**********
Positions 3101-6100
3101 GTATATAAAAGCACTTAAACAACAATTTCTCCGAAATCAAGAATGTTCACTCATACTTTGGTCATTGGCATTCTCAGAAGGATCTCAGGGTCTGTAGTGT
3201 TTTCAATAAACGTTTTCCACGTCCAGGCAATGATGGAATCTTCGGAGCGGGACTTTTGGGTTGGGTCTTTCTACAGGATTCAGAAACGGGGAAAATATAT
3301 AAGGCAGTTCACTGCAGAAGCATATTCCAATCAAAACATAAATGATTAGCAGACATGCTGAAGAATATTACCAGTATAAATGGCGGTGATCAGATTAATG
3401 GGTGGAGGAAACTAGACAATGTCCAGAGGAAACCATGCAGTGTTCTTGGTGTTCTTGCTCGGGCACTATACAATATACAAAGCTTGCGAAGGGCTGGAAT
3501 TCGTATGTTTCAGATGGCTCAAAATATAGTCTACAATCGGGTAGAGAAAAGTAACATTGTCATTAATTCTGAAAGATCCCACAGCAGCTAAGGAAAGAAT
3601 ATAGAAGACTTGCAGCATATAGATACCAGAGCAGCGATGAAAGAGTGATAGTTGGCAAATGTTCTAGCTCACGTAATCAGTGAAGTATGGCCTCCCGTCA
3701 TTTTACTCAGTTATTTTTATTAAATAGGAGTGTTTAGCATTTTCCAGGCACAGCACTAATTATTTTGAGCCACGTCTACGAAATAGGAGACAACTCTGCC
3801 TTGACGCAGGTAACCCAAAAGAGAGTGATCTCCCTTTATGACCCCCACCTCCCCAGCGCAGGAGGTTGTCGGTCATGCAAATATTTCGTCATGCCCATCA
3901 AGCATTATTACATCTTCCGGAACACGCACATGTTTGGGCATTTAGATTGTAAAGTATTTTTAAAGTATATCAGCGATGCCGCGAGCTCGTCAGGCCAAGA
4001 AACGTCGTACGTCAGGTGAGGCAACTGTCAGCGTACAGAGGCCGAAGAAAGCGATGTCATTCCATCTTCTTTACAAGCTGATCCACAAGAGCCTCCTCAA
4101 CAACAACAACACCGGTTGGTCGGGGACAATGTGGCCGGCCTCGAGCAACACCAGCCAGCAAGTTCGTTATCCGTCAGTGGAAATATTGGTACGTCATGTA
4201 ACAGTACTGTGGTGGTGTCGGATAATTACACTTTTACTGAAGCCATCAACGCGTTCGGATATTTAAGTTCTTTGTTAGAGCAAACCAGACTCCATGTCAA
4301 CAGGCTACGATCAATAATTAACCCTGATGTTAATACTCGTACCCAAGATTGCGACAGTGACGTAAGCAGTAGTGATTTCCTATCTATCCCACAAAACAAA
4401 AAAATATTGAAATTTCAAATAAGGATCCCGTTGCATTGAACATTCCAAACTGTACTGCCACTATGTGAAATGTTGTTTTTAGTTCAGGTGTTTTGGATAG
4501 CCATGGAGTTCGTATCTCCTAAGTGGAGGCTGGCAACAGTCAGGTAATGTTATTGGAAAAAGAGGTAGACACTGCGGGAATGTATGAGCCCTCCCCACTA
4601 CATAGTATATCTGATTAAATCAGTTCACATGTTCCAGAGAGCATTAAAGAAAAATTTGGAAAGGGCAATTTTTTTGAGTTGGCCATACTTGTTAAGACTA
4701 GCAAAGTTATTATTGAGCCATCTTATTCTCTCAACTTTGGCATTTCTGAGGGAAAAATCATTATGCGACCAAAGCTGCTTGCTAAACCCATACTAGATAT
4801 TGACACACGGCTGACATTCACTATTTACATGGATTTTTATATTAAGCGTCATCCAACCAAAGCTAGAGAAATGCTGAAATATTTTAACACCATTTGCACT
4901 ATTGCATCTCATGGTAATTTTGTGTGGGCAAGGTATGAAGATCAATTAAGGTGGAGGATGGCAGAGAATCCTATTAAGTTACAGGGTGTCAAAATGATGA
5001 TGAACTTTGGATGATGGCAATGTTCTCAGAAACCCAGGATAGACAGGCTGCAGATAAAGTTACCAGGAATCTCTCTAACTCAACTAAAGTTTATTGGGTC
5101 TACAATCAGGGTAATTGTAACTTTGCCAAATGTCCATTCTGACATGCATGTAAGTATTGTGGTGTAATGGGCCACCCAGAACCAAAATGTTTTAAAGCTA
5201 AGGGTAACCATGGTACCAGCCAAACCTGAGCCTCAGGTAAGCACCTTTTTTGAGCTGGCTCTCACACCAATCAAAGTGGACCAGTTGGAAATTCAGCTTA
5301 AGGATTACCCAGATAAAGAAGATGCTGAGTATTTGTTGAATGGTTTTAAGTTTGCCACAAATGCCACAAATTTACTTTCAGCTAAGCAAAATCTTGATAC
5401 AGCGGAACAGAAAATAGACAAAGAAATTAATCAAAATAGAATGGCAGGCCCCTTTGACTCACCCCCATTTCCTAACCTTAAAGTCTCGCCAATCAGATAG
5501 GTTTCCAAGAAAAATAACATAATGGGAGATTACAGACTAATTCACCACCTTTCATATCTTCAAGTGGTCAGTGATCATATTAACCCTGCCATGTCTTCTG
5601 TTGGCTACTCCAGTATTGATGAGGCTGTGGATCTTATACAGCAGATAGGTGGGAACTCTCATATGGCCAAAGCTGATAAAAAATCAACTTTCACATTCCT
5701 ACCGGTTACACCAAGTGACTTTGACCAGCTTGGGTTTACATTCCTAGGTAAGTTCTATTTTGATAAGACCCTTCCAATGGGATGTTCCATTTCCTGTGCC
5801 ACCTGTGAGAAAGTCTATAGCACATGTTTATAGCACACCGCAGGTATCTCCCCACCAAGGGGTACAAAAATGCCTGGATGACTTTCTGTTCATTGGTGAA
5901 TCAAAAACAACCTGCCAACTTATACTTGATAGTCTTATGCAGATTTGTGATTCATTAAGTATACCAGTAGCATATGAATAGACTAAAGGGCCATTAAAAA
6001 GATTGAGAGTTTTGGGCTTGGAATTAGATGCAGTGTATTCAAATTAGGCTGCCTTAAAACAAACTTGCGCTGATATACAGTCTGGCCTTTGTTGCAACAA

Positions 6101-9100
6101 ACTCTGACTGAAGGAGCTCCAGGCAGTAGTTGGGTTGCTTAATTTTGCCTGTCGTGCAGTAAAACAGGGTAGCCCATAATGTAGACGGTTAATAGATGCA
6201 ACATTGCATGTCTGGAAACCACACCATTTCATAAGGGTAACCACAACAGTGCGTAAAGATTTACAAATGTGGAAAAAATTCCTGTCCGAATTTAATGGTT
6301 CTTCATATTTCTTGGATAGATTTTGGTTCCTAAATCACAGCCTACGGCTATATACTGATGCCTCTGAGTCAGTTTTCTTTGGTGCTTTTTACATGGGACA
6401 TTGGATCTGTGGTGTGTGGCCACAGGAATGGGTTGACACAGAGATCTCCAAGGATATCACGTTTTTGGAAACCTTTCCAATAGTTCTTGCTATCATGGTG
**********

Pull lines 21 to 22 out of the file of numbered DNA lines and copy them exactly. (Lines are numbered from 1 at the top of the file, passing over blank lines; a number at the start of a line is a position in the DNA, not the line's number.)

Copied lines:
5001 TGAACTTTGGATGATGGCAATGTTCTCAGAAACCCAGGATAGACAGGCTGCAGATAAAGTTACCAGGAATCTCTCTAACTCAACTAAAGTTTATTGGGTC
5101 TACAATCAGGGTAATTGTAACTTTGCCAAATGTCCATTCTGACATGCATGTAAGTATTGTGGTGTAATGGGCCACCCAGAACCAAAATGTTTTAAAGCTA